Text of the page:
Its six evening, it is a beautiful cold and windy Thursday. It could be cosy just like old times, but now we’re here. Luhle thinks, looking at her red scratches on her face from her mirror. Last night was one of those war nights with the drunken stepmother. She laughs as she recalls her plan. Certain that it will work. Tabitha has got a bathroom in her bedroom, that’s all she needs. Above that? Tabitha would have to break through the walls. Luhle dishes up, and then takes the food to the dirty lounge, full of bottles and everything.
“Oh my baby man!” Tabitha shouts, with her eyes slightly closed from swell “You are my perfect perfect!” Tabitha continues. Luhle gives her the food, she takes it. Then the next moment, Tabitha’s crying and shouting, threatening and insulting. Luhle’s plan has suddenly never been so urgent. She runs to the kitchen, she takes one bottle of wine, she dips two tranquilizer tablets and shakes slightly. She takes the bottle to the coffee table in front of Tabitha, and a glass.
She rushes upstairs, she gets inside Tabitha’s bedroom, her heart is banging her chest, she’s on edge, this moment right here, is a make or break, and she’s got to be quick. She peruses through the shelves, and she finds the spare keys, she tucks them into her pocket, she takes all Tabitha’s gadgets into her own bedroom. She cleans Tabitha’s bedroom room squeaky clean, certain that she’ll stay asleep until the drug weakens. It smells life for once after so many days. She takes the original key and tucks it into her pockets. The room looks brand New. The bathroom within the room is beaming.
She goes down the stairs to help Tabitha up. After thirty minutes of falling and rising with her, she manages to lock her inside the bedroom.
In the morning, Luhle tiptoes to listen through the key hole. Silence. She’s probably sleeping. Best time to open and shove three loaves of bread, juice and glass; these should be enough to keep her until she is totally sober. She does just that, successfully. It is a beautiful day in a long time. She cleans the kitchen, the lounge and the siting room, despite the cold, she has always needed this chance, and she opens all the windows and the doors. Fresh breeze full of life, waves into the whole house. The smell of handy Andy and Sta-soft in the clothes on the laundry line feels amazing. Every now and then, there’s a banging from inside Tabitha’s bedroom, followed by “please open I’ve changed” or “I will break this door” or a painful cry “just one glass please”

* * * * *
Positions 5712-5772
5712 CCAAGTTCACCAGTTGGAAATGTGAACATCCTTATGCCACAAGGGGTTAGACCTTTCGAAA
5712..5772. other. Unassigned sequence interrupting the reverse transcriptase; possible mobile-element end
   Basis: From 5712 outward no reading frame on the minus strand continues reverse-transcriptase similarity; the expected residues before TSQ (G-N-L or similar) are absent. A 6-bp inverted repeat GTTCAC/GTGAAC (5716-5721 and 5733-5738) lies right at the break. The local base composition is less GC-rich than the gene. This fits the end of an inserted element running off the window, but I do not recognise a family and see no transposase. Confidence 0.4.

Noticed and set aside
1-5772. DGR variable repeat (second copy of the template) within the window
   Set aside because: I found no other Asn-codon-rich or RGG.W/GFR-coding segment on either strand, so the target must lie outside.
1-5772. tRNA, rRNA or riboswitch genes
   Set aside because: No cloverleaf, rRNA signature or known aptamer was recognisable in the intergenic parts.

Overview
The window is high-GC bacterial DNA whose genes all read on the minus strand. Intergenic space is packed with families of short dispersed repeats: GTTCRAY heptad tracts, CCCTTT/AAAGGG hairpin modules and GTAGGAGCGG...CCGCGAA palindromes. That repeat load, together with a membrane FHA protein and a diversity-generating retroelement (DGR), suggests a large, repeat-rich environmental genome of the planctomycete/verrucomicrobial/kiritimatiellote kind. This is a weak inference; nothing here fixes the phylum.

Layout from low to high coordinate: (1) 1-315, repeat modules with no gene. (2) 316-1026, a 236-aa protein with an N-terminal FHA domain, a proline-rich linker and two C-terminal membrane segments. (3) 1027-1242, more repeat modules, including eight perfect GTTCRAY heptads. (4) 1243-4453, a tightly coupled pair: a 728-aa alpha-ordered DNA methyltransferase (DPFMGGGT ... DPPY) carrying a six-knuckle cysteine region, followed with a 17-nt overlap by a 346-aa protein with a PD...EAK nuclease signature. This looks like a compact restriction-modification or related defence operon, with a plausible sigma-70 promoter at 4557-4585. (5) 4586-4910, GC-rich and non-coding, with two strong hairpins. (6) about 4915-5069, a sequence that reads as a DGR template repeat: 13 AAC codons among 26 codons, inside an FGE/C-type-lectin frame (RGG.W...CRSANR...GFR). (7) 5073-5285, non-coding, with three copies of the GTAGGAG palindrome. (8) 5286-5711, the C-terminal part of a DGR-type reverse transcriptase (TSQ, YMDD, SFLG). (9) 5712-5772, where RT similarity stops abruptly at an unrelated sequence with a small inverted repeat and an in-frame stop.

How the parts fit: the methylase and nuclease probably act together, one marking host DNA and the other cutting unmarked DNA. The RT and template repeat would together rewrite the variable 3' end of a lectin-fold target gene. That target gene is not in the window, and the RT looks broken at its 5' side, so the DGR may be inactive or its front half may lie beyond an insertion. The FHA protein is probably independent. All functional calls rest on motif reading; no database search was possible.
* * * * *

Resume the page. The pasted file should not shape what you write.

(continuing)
Second day, the same, Luhle cleans up the whole house the second touch.
Third day, Luhle wakes up to listen through the key hole as usual; there’s a sound of some activity. She opens the door in the passage that leads to the balcony, not Far from Tabitha’s outside door. The curtains are closed, she can’t see anything. She places her ear to listen carefully. There’s a sound of gasps, throwing up, then toilet flush. Luhle makes her way back into the house. The plan is to keep Tabitha like this for at least a week. Every now and then Luhle promises herself to not be controlled by her Compassion. When Tabitha’s friends come Luhle tells them that she is out on a holiday, taking a break.
Fourth day, the same. Throwing up and flushing. Fifth day Luhle goes out to buy groceries. A fresh start, daddy’s original house with not even one bottle of alcohol.
Sixth day’s evening, Luhle spends an hour outside Tabitha’s locked door, praying and interceding.
Seventh day, Luhle walks to the balcony, she gasps and quickly steps back, the curtains are widely open. She thinks she didn’t see properly. She tiptoes back to the sight. The room is clean, the bed has been made, and Tabitha is buried into her desk, writing something. She looks clean and fresh. Luhle’s eyes burn with tears, this is her Tabitha. The one who was, before having a miscarriage. Her Mom. She smiles while wiping her tears away, she walks back into the house. She wonders if it’s now safe to open. No two more days. She can’t take that risk.
Friday the eight day, in the morning Luhle does her routine in the balcony. Tabitha is praying and weeping.
One more day then she opens for her.
Saturday. Luhle checks in the balcony first, Tabitha’s is writing something. Luhle goes to the door, and she slowly inserts the key, she turns it, she sighs, then she opens. Tabitha turns to Luhle, she stands slowly, and then she walks towards Luhle, slowly, searchingly. Luhle breathes heavily anything is possible with Tabitha, what is she going to do now? Luhle is stepping backwards slowly, afraid, desperate for an escape. Before she knows it, her panting is stilled. Tabitha has enveloped her, squeezing her every coming second, vibrating over her shoulder, sniffing and sobbing, Luhle slowly responds to the hug, sliding her arms up to her Mom’s waist.
“I am so so so so sorry!” Tabitha cries out, “I am so sorry Luhle!”
“I missed You so much!” Luhle says over Tabitha’s shoulder, “I am sorry for locking you up, I was afraid of losing you”
“I am sorry for everything I’ve put you through” Tabitha says back.
Luhle starts crying. The plan worked. She wishes everything stays like this forever. Tabitha continues to cry so bitterly, it’s no longer about her behavior since the miscarriage, but the miscarriage itself. The loneliness! The pain! She can’t keep it together. She weeps until she feels dizzy. Luhle sits her on the bed. She runs to the kitchen for warm water with sugar.